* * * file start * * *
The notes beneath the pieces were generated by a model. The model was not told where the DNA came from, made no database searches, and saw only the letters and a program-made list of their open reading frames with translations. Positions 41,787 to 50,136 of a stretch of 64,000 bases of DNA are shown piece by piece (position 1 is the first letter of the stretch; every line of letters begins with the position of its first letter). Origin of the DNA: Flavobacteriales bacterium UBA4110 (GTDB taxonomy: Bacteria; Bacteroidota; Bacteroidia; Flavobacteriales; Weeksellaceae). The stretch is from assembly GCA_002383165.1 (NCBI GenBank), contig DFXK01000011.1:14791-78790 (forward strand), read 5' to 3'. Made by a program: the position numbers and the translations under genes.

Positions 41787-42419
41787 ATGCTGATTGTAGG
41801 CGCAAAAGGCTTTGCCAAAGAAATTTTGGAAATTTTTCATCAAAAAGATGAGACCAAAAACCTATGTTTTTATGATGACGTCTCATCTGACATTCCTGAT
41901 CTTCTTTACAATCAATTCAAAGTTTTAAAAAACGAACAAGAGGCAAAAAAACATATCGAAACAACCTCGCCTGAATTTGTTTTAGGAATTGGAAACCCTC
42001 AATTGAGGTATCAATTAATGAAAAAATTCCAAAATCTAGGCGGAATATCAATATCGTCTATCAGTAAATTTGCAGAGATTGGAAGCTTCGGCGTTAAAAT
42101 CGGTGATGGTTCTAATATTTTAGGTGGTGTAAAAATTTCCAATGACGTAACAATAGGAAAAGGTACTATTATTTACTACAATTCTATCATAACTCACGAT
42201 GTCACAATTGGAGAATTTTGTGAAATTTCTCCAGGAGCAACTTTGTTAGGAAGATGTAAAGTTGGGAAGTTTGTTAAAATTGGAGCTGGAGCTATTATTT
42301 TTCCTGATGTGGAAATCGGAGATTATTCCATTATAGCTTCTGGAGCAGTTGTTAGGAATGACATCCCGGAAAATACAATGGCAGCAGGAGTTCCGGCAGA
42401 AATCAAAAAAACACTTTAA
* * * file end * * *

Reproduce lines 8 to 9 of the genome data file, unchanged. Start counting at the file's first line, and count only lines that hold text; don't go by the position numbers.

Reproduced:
42201 GTCACAATTGGAGAATTTTGTGAAATTTCTCCAGGAGCAACTTTGTTAGGAAGATGTAAAGTTGGGAAGTTTGTTAAAATTGGAGCTGGAGCTATTATTT
42301 TTCCTGATGTGGAAATCGGAGATTATTCCATTATAGCTTCTGGAGCAGTTGTTAGGAATGACATCCCGGAAAATACAATGGCAGCAGGAGTTCCGGCAGA